Also, literally the only solutions to poverty are an increase in income relative to the costs of goods and services, which could be summed up as "make more money". Your solution (I assume) is to have government action provide those increase. I believe that free market solutions, including unionization (something I do support as an option), community welfare (private citizens voluntarily looking out for each other, a powerful force), non-profit organizations ("charities" and otherwise), and the general tendency of free markets to generate wealth. Certainly, you think that freeing up the healthcare markets would further stack the deck against the poor. I think that there are free market solutions. This by the way, does not mean I think we should just blindly shut down social welfare programs without first making sure that there are free-market solutions ready to take up the slack. That would bring disaster. My view on these things is somewhat influenced by Gene Sharp's ideas on nonviolent revolutions. You can't destroy the pillars that hold up the current regime - you need to carefully transfer those pillars to your side. The well-being of the people is a hugely important pillar of every society. I think it should, and can be, carefully handed over to the private sector, and that this transfer would actually benefit people.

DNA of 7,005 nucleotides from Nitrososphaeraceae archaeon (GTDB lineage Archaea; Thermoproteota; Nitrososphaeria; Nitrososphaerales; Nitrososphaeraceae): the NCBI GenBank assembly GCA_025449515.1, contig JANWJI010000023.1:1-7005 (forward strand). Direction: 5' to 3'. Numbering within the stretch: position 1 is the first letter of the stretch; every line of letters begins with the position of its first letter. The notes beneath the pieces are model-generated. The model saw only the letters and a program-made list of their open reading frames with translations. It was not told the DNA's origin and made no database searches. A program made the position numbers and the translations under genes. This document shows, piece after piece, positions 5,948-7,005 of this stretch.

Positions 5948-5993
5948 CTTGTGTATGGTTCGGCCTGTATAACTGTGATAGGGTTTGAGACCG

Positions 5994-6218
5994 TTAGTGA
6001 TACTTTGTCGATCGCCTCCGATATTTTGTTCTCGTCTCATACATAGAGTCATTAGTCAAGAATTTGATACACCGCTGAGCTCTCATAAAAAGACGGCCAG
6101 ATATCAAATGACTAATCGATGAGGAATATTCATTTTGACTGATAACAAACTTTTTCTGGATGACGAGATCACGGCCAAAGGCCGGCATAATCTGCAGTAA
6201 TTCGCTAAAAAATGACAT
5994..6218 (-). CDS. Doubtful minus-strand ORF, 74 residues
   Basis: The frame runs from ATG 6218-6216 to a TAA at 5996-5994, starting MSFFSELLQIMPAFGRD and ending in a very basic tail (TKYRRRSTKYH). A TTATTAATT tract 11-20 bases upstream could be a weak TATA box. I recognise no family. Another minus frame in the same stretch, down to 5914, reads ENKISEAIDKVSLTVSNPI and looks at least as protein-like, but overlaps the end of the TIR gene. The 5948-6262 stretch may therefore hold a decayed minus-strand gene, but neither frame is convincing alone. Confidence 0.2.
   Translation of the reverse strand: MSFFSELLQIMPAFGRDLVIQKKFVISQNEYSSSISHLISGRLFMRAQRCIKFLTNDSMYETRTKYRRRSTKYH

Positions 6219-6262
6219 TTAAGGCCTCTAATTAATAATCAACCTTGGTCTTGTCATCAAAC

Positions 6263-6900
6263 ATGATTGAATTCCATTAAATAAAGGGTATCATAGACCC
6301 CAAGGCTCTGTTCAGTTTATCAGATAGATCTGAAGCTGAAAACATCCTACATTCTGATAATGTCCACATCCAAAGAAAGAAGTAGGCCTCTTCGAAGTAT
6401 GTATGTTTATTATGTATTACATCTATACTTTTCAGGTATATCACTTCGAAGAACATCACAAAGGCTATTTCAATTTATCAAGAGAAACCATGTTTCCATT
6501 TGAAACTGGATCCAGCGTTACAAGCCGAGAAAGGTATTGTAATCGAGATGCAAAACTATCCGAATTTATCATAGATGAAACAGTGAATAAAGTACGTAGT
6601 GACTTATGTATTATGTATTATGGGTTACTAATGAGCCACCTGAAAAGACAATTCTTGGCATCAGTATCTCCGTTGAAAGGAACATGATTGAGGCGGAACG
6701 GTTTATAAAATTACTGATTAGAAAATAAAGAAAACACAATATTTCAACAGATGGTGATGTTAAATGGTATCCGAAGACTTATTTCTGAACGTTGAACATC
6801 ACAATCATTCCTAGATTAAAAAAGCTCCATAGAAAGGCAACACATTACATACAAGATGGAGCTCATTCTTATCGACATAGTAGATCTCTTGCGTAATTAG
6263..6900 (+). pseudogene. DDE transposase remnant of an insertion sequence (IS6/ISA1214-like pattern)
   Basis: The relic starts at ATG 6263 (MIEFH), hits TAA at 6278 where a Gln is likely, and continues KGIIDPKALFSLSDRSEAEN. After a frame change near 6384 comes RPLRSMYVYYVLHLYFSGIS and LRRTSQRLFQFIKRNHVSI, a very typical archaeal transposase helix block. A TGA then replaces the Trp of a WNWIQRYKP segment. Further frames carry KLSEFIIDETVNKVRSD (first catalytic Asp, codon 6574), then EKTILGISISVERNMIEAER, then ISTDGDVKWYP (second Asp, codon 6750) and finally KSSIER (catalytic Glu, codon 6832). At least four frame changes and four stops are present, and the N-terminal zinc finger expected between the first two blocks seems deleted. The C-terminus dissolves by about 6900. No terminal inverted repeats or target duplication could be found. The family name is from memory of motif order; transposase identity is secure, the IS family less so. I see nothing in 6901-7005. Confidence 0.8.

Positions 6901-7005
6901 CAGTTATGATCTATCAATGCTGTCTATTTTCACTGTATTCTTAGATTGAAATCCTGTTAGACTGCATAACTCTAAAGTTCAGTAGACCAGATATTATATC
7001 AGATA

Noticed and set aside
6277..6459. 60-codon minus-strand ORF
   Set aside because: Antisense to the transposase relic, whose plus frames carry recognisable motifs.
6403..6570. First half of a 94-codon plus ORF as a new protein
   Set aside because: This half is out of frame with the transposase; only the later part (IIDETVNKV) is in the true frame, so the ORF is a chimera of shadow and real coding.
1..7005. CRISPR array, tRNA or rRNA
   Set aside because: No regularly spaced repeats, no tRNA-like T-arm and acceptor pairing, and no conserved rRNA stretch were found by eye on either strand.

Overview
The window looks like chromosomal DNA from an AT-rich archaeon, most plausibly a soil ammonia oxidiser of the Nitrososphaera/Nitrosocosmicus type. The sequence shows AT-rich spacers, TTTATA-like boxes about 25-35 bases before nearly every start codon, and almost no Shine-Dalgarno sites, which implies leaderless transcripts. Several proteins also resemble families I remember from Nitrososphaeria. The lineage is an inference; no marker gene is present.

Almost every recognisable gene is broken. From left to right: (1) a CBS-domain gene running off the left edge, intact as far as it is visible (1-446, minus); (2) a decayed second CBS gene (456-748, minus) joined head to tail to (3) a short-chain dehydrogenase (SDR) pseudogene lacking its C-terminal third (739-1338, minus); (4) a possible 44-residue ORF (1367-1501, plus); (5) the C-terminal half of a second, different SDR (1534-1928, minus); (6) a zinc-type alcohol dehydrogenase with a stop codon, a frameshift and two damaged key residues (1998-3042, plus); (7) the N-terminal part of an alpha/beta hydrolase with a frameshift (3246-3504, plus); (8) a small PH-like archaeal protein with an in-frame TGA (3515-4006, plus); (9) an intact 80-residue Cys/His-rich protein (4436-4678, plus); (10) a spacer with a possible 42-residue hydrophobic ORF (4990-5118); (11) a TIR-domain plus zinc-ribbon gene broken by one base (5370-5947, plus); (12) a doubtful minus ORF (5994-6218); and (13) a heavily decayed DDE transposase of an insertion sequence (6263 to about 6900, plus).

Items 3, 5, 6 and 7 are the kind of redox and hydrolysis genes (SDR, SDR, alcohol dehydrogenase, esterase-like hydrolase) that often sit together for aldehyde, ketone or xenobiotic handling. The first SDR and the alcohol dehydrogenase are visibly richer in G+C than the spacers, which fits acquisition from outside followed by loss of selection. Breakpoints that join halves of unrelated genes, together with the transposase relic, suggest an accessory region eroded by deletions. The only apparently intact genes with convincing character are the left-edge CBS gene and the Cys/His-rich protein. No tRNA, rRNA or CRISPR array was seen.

Most of my hasty googling just found stuff like that, and the only thing I could find to corroborate my understanding of things isn't exactly a dignified source, but as I understand it the Ronpaul has personally provided free medical care to many people without government coercion, and even in that clip you provided you can catch a glimpse of his real point: people often make a false equivalency between a good healthcare system, and government intervention in the healthcare system, ignoring the fact that the private sector is also capable of intervening to do stuff like save a child's life.